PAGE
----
Robbie Fox

Playing for Keeps

The romantic comedy genre is a very forgiving place for performers and filmmakers. Rom-coms are relatively cheap to produce, and like horror films (which are far cheaper) they usually get a guaranteed audience on opening weekend, so it’s not uncommon to see actors and actresses on the downward slide in Hollywood find a home there. (The reverse works too, with actors on the rise getting a bump from a successful but otherwise low-key rom-coms.) The point is it’s always interesting to see who turns up in a romantic comedy that hits theaters with no expectations. George (Gerard Butler) was a big time soccer (the football kind) player once upon a time, but an ankle injury saw an end to his career and his stardom. His family also fell by the wayside at some point, but now he’s moved to the same town as his wife Stacie (Jessica Biel) and son Lewis (Noah Lomax) in the hopes of reconnecting with them both. He’s working towards a sportscasting career but takes a gig coaching Lewis’ soccer team while he waits for a call from ESPN. George tries to rekindle a life with his wife and son, but his recurring reckless behavior, the horn-dog soccer moms and Stacie’s Baxter of a fiance (James Tupper) may just derail his dream.


Great OGrady

The upcoming romantic comedy Playing for Keeps may not look particularly enticing, but keep in mind that it’s written by Robbie Fox, who gave us the clever script for So I Married an Axe Murderer about 20 years ago. Of course, he followed that with a story credit on the Pauly Shore vehicle In the Army Now (which was rewritten) before disappearing for two decades — I’m only aware of one spec script he sold in 1999 for a time travel-based divorce comedy titled Twice Upon a Time, which has never been produced. He’s also done some uncredited work through his career, including rewrites on My Girl, but for the most part his output is unknown and inconsistent. Still, I thought it would be fun to go back to the beginning of his career and watch 25-year-old short film titled The Great O’Grady. Fox directed the 30-minute film in addition to scripting, and his father, twice-Oscar-nominated composer/songwriter Charles Fox, provided the score. While the IMDb listing puts its release as 1993 (the year of Axe Murderer and likely when it aired on Showtime), The Great O’Grady was a selection of both the Sundance Film Festival and the Houston Film Festival, where it was named Best Comedy Short, in 1988. This explains why the cast looks so young. Keith Coogan, who was between babysitter movies at the time, stars alongside Meredith Salenger and Tom Hodges, who you likely know by face if not name. Hodges is in Lucas, actually, and this […]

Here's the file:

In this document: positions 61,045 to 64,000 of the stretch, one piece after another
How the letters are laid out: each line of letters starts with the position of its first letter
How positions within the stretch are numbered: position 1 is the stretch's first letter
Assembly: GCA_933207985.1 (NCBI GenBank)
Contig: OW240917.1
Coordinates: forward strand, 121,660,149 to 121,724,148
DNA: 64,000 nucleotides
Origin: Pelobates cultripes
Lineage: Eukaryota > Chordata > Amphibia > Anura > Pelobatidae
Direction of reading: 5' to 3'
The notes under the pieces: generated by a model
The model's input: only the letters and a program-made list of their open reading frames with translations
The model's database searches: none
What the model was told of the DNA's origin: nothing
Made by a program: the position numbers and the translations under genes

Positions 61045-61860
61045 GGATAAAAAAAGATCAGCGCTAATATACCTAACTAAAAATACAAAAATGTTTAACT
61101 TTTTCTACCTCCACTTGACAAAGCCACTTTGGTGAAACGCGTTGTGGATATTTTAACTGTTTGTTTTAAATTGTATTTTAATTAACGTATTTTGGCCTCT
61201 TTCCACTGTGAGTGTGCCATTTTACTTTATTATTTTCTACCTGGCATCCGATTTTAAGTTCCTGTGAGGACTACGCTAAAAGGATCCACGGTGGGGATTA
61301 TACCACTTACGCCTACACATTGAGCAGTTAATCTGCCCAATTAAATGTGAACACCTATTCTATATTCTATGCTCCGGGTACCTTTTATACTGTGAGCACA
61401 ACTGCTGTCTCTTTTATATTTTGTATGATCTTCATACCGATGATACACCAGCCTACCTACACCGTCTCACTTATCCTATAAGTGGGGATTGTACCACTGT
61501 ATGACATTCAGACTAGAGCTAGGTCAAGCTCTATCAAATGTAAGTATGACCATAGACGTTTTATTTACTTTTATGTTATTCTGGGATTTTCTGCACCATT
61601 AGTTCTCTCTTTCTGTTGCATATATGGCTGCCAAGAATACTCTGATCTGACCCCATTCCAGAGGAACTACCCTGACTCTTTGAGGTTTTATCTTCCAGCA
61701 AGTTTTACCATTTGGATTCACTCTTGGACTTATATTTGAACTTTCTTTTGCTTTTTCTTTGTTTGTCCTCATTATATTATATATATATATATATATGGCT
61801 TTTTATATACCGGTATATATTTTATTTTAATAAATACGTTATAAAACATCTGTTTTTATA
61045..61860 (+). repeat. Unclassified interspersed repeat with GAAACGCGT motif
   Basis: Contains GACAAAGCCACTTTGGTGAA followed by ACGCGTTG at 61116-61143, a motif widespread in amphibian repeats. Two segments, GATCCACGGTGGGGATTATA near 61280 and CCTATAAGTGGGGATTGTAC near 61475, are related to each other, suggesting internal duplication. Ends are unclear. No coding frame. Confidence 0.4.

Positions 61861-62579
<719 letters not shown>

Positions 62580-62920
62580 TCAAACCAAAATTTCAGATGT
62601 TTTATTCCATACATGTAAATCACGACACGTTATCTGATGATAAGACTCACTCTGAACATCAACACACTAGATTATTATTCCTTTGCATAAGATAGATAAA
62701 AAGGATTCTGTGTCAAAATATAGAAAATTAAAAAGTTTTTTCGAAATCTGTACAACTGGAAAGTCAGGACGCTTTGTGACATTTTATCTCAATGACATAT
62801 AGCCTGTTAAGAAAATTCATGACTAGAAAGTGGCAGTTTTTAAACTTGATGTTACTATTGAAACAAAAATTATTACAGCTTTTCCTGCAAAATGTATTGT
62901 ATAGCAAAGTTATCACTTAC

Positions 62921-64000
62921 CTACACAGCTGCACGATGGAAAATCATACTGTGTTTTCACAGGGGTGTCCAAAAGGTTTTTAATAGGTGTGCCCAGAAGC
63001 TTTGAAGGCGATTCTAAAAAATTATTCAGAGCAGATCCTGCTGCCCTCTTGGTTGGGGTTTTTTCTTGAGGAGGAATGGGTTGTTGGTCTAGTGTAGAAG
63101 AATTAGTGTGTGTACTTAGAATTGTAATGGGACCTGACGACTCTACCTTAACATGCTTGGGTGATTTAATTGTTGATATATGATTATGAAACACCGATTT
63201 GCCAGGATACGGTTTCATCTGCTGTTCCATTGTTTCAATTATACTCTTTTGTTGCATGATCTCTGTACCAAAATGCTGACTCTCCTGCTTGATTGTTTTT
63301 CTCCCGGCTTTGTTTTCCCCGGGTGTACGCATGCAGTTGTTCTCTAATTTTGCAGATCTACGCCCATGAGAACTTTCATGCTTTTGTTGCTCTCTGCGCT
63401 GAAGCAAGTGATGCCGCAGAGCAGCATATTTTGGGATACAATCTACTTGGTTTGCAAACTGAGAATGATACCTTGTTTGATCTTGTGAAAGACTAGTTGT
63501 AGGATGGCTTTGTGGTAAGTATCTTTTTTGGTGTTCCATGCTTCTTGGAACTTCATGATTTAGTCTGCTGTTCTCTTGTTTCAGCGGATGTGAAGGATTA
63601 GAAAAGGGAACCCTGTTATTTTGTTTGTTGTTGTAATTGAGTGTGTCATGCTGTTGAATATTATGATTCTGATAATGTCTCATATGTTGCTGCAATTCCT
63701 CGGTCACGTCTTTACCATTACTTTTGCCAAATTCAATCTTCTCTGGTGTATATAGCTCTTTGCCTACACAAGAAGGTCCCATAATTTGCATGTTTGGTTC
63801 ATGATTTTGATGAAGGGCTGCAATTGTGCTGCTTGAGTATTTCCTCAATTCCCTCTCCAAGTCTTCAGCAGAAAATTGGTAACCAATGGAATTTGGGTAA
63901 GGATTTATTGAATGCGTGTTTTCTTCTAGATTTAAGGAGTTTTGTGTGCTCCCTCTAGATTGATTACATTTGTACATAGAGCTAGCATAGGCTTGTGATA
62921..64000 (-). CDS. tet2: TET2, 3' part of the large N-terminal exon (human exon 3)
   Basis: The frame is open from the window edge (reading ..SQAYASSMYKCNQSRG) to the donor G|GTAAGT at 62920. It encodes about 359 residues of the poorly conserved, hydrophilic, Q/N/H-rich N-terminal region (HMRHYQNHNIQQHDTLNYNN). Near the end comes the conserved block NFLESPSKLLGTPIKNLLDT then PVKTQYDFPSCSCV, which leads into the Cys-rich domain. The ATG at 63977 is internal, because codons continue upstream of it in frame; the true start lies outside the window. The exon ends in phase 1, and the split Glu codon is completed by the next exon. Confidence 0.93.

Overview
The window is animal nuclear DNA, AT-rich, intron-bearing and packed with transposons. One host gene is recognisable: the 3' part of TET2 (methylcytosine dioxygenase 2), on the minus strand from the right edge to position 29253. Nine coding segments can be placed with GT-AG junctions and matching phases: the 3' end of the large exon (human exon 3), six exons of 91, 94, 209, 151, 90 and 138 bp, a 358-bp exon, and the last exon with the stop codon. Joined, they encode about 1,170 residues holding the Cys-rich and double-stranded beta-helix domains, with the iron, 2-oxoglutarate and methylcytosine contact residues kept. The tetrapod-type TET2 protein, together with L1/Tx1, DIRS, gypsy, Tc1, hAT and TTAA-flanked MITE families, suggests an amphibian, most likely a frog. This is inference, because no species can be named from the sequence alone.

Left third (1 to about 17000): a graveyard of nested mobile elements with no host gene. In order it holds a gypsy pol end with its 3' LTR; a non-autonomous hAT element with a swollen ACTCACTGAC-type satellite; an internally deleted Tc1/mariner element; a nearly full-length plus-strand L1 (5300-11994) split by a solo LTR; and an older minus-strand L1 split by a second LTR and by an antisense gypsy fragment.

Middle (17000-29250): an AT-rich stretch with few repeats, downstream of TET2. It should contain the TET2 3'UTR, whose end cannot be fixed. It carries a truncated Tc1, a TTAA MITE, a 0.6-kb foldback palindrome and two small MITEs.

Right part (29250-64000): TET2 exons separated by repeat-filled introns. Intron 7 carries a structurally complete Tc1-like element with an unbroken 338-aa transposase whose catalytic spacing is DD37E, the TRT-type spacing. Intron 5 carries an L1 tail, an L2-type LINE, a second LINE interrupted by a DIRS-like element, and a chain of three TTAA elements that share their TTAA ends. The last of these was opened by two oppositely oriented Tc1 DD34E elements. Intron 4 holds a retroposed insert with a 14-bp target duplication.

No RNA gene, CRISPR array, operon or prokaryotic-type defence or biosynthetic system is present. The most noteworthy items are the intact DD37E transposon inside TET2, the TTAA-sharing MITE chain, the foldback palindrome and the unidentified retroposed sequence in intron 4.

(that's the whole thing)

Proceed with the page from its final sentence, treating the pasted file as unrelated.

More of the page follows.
Biel Thurman

Back in 2009, Gerard Butler was planning a romantic comedy about a baseball player returning to his estranged wife to make amends with her and his child and to coach the local little league team. It was called Slide. Now that movie is about soccer instead of baseball, it’s called Playing the Field, and (according to Variety) Jessica Biel and Uma Thurman are now on board. Director Gabriele Muccino (The Pursuit of Happyness) was always on board and still is. For what it’s worth, this doesn’t exactly sound like the typical rom-com Butler appears in on a nearly-annual basis in order to stoke the fires of his P.S. I Love You fanbase. The ladies love cool Gerard, but you’ll notice that the words ‘Aniston’ and ‘Heigl’ appear nowhere near the marquee on this one. Biel will play the ex-wife, and Uma Thurman will play one of the soccer moms. Who I’m guessing is single (if it’s one of those rom-coms) or is married (if it’s one of those rom-coms). One of the most interesting aspects of the production is the screenwriter. Robbie Fox hasn’t written for the screen in over a decade – after the double punch of So I Married and Axe Murderer and In the Army Now, he sort of disappeared, but do I want to watch a romantic comedy written by Robbie Fox? Hell yes. The man had a unique ear for comedy, and his return is a welcome one.

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published: 01.30.2015
published: 01.30.2015
published: 01.29.2015
published: 01.28.2015

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